What a topic. Leadership. This is such an important topic and something I’ve thought a lot about as I had to endure a poor leader or flourish with an inspiring leader.
Here’s my two cents. I think a lot of the qualities of an effective leader are those that also make an effective teacher. The best school leaders I have worked with were ones that got us to work for them because we liked them and because they cared about us. I believe that a good leader doesn’t just stand at the front and decree “I am your leader” (like my blog post image), but is someone who rallies people around them by cultivating relationships. A leader implies followers. A leader can be backed by an army or relationships, but the leader who has cultivated relationships will outlast the leader who leads by will and force. An effective leader is sharp, willing to take blame, more than willing to share accomplishments, follows through with what s/he says and most of all cares about the people s/he is leading. A leader is careful of his/her words because relationships are a key factor in effective leadership. Undermining relationships with gossip or lack of fait is a quick way to diminish one’s capacity to lead. A leader brings people together and facilitates a group or team achieving a a common goal.
With students, I think teaching leadership is ongoing. Demonstrating to students that being kind and generous is more effective than demeaning and rude. Establishing norms for communication; face to face and digitally. Encouraging students to take chances and take responsibility and praising them when they do. These are all necessary for growing leadership in students.
I’m very lucky because even though I no longer have classes at the high school, I was still allowed to keep my classroom as my workspace. This was partly because as the after school coordinator my room is used after school for a variety of activities and during the day as a meeting space for teachers. Because of this, my room has an impromptu closet for after school robotics materials and ping pong tables, flexible furniture, a conference room table and enough cabinet storage to store all of the after school supplies. I am extremely lucky.
Additionally, my room is connected to three other classrooms, though only one other teacher. This is something else I feel extremely grateful for…adult contact. As teachers we spend most of our day isolated from other adults and it has helped on numerous occasions to be able to walk into the other room just to be able to vent or talk to another adult.
My work area has transformed from my desk, 40 student desks, a desk for my projector, computer, overhead, papers, and photocopies for three different classes to a simple desk and hutch. Not having three different classes to prepare for has made the job of organizing and keeping tidy so much easier! Now I have a plain desk that I can actually clean off at the end of every day. That never happened when I was teaching.
My favorite part of my classroom is my art wall. At the end of French II I always had students do a huge cultural project. One of their choices was to reproduce a famous work of art. Many of the students let me keep their work and I have put them up with my copies of other works. I bet you can’t even tell the poster reproductions from the student reproductions! Just looking at the wall is calming and I am always impressed at the artistic ability of these students even years later. I’ve never been much of a classroom decorator, but these posters serve me well.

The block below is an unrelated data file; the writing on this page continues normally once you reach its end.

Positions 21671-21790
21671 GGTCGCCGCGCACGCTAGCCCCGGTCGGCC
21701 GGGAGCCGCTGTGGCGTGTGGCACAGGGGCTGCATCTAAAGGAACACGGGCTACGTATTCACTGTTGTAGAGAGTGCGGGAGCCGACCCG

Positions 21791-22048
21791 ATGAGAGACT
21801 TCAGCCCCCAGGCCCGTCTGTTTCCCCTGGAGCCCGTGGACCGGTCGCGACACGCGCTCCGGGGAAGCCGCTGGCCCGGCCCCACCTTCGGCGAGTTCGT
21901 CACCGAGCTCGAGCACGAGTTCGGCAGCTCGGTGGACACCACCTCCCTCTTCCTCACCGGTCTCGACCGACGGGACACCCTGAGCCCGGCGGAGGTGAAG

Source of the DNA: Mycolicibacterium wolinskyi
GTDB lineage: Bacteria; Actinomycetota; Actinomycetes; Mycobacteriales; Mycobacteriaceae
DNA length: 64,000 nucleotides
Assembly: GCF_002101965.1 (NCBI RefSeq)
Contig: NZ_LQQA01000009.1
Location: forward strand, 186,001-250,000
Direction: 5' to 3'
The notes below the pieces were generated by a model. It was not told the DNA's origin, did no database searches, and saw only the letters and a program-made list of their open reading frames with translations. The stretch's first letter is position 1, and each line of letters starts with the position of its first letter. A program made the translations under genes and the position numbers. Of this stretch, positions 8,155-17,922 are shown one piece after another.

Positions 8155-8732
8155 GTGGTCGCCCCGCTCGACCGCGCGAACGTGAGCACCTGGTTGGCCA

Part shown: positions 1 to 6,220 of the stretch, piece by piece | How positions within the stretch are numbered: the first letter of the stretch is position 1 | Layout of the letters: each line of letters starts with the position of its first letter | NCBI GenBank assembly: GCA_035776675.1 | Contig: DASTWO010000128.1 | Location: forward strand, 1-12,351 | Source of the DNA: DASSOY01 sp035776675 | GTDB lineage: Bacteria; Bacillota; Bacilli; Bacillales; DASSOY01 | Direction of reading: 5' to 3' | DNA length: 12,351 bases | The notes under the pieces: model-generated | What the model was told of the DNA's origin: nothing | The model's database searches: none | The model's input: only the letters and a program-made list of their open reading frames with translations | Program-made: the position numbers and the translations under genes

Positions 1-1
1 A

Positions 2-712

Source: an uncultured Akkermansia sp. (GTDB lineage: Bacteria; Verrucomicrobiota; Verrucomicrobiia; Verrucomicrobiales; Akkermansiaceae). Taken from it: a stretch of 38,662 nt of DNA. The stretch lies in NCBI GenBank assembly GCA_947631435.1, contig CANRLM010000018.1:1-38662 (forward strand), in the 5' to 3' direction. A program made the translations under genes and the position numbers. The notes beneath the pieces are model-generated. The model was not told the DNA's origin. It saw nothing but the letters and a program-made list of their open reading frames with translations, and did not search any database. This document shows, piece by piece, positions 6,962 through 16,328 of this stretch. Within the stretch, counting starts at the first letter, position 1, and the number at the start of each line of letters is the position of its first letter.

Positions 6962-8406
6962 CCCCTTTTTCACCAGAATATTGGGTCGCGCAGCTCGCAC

My other workspace at the community college is what I have called the most boring room possible. There’s nothing on the walls. The desks are long and difficult to re-arrange. It’s often smelly and the temperature is either hot or cold. I’m not there very long and it reminds me how much I appreciate the workspace I have at the high school. The lack of “interest” on the walls continually reminds me that the environment, while important, doesn’t in itself make the class engaging. The students and I are the ones responsible for that and I think we do a pretty good job!
I saw this #edublogsclub a couple of weeks ago and decided to check it out. I signed up yesterday so that I could challenge myself to write weekly about something even if I thought I had nothing to say.
So here’s the first one!
I’m definitely new to educational blogging. I blogged for a while for friends and family about the crazy antics of my animals (dogs, ducks, chickens, and turtles) but I haven’t done that in a loooong time. I’ve always enjoyed writing and I like trying to be witty and entertaining in writing and I’m trying to include some of that in my writing here (where appropriate.)
I keep up with blogs through Feedly and Twitter. I read every morning while I ride my spinner bike and exercise. I’m always looking for new blogs to add. I follow blogs on all different topics- social media marketing, edtech, languages and even math and science. Since my job as an instructional technology coach is to help all disciplines I like to have an idea what’s going trending in other subjects.
My goals for this #edublogsclub are to motivate me to post every week. I have lots of ideas, but I know when I start back at the college in February finding the time to blog will be hard. My hope is that having a prompt will prompt (ha ha) me to post something short and maybe that will help me keep up with my own ideas.